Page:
An anonymous researcher created a massive botnet by hijacking about 420,000 Internet-accessible embedded devices with default or no login passwords and used it to map the entire Internet.
The botnet, which was dubbed Carna after the Roman goddess of physical health, ran between March and December 2012, and was used to perform "the largest and most comprehensive IPv4 [Internet Protocol version 4] census ever," the researcher said Sunday on a website dedicated to the project.
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The data collected by the botnet -- a total of 9TB -- was released into the public domain for anyone to download and analyze. It includes the results of port scans that show what services are most commonly used on the Internet and the software used to run them, information about the total number of IPv4 addresses that are actually in use, millions of traceroute records, and much more.
Even though this particular botnet doesn't appear to have been used for malicious purposes, it highlights the potential for abuse of poorly configured embedded devices by cyber criminals, other researchers said.
The botnet client software that ran on the insecure devices was written in plain C, was 60KB in size, and had a self-propagation and device re-infection mechanism. The spreading mechanism scanned public IP addresses for insecure devices and tried to access them over the telnet protocol using default login credentials like root:root, admin:admin, root with no password, or admin with no password.
Rebooting an infected device automatically led to the removal of the Carna botnet client. However, the remaining active clients would automatically reinfect it upon its return online.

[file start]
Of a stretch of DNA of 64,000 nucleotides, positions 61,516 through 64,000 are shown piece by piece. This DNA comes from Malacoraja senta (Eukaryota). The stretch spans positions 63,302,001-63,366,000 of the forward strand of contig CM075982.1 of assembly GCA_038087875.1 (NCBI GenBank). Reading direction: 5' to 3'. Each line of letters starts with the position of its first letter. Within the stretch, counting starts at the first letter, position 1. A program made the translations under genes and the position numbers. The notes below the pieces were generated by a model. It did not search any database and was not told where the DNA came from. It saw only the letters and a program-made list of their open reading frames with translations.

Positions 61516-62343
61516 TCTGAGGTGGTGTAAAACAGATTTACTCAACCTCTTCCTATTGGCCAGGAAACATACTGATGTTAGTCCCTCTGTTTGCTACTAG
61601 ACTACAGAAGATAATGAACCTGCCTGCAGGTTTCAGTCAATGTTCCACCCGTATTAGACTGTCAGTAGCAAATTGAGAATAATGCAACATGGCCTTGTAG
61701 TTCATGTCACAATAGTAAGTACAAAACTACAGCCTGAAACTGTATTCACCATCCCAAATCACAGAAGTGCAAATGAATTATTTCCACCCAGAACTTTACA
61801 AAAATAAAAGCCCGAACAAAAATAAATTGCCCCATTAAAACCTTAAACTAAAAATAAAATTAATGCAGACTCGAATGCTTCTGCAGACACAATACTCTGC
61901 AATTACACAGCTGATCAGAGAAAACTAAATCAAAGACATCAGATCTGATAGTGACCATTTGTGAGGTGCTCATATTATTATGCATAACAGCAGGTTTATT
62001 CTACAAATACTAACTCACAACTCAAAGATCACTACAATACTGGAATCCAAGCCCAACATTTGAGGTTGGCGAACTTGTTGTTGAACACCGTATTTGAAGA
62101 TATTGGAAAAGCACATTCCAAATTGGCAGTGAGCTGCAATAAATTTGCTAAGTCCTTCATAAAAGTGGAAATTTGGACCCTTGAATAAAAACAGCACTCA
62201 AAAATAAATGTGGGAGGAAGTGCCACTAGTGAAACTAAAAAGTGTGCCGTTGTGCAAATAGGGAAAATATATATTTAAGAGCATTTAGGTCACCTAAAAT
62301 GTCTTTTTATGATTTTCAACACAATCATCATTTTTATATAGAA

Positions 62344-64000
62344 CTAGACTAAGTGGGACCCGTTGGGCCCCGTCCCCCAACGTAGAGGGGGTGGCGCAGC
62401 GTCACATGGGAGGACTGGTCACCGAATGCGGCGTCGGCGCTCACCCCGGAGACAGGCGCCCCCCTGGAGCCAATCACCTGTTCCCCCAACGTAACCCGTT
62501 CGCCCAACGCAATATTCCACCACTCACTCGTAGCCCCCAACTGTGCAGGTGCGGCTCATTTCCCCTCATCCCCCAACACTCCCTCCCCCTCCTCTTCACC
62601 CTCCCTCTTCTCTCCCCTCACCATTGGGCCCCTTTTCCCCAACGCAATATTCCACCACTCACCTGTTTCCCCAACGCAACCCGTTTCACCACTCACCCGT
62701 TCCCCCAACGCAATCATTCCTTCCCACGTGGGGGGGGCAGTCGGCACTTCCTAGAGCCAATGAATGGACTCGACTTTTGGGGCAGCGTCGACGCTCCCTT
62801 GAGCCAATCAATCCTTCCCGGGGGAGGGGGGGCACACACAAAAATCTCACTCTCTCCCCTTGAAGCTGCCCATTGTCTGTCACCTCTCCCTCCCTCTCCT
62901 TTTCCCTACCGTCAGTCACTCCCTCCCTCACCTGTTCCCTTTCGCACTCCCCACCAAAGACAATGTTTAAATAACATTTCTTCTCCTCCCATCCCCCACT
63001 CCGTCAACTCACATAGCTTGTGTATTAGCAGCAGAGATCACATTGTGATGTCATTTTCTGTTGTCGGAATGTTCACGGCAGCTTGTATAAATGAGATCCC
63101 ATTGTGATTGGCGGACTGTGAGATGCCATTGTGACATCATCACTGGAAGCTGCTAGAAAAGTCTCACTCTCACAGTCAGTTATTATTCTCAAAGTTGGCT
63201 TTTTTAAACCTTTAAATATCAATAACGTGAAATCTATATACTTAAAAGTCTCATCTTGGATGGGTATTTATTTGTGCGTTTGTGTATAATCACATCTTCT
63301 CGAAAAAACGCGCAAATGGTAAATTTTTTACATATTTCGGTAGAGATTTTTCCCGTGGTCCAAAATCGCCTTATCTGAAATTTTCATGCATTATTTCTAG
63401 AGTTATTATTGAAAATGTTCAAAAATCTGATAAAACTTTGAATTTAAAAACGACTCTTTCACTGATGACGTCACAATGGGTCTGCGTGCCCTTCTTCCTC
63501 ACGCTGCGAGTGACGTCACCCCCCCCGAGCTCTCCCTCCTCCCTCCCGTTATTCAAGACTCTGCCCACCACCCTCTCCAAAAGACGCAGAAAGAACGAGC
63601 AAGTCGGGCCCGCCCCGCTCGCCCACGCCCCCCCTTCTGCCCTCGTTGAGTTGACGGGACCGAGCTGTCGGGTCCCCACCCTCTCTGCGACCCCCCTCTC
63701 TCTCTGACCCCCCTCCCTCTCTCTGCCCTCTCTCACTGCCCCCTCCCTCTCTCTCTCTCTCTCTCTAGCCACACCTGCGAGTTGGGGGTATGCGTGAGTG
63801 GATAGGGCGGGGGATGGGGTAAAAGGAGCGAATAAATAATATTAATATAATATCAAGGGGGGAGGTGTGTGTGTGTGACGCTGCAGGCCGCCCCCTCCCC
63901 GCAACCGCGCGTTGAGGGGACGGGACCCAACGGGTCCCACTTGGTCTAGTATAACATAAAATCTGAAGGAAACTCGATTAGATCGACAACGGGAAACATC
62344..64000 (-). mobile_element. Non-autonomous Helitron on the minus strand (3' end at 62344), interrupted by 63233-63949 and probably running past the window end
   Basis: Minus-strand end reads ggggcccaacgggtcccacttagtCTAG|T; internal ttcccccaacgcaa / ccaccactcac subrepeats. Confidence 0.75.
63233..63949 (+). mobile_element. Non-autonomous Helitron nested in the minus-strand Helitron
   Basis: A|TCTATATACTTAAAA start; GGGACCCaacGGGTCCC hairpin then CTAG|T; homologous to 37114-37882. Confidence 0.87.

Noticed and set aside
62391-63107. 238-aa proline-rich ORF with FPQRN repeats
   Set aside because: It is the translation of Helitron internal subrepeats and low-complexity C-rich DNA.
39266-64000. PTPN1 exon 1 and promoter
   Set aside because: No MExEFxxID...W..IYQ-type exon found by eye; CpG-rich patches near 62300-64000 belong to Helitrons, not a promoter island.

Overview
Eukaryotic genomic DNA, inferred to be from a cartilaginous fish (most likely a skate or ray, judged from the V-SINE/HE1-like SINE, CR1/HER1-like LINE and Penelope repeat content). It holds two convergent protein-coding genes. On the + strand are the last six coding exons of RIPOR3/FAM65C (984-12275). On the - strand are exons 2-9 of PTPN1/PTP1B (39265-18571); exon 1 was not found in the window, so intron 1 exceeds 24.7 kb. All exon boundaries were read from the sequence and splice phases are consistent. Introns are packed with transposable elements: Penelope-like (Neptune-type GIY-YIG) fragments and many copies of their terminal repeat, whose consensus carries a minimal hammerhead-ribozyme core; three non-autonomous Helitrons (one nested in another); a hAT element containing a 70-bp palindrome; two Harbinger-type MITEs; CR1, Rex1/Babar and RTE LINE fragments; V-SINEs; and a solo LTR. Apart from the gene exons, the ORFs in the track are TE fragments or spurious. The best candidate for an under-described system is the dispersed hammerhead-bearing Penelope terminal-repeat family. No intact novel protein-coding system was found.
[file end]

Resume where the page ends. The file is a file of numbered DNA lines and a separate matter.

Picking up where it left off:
The anonymous researcher claims that he took some precautions when designing the botnet client software so that it wouldn't disrupt the normal operation of the infected devices. "Our binaries were running with the lowest possible priority and included a watchdog that would stop the executable in case anything went wrong," he said. "Our scanner was limited to 128 simultaneous connections and had a connection timeout of 12 seconds."
The botnet binary ignored all activity from the internal networks of the compromised devices, the researcher said. "We used the devices as a tool to work at the Internet scale. We did this in the least invasive way possible and with the maximum respect to the privacy of the regular device users."
Even so, the methodology used in this "Internet Census 2012" project is highly illegal in most countries, said Mark Schloesser, a security researcher at vulnerability and risk management firm Rapid7, Tuesday via email. "Using insecure configurations and default passwords to gain access to remote devices and run code on them is unethical, and taking precautions to not interfere with any normal operation of the devices being used doesn't make it OK."
The researcher responsible for the project said Tuesday via email that he prefers to remain anonymous precisely because he doesn't want to figure out the legal aspects of it in detail.
Even though the Carna botnet grew to reach about 420,000 clients, the actual number of "open" devices -- devices with default or no access passwords -- was much higher. "Approximately 70 percent of all open devices are either too small, don't run Linux, or only have a very limited telnet interface, making it impossible to start or even upload a binary," the researcher said on the Internet Census 2012 website.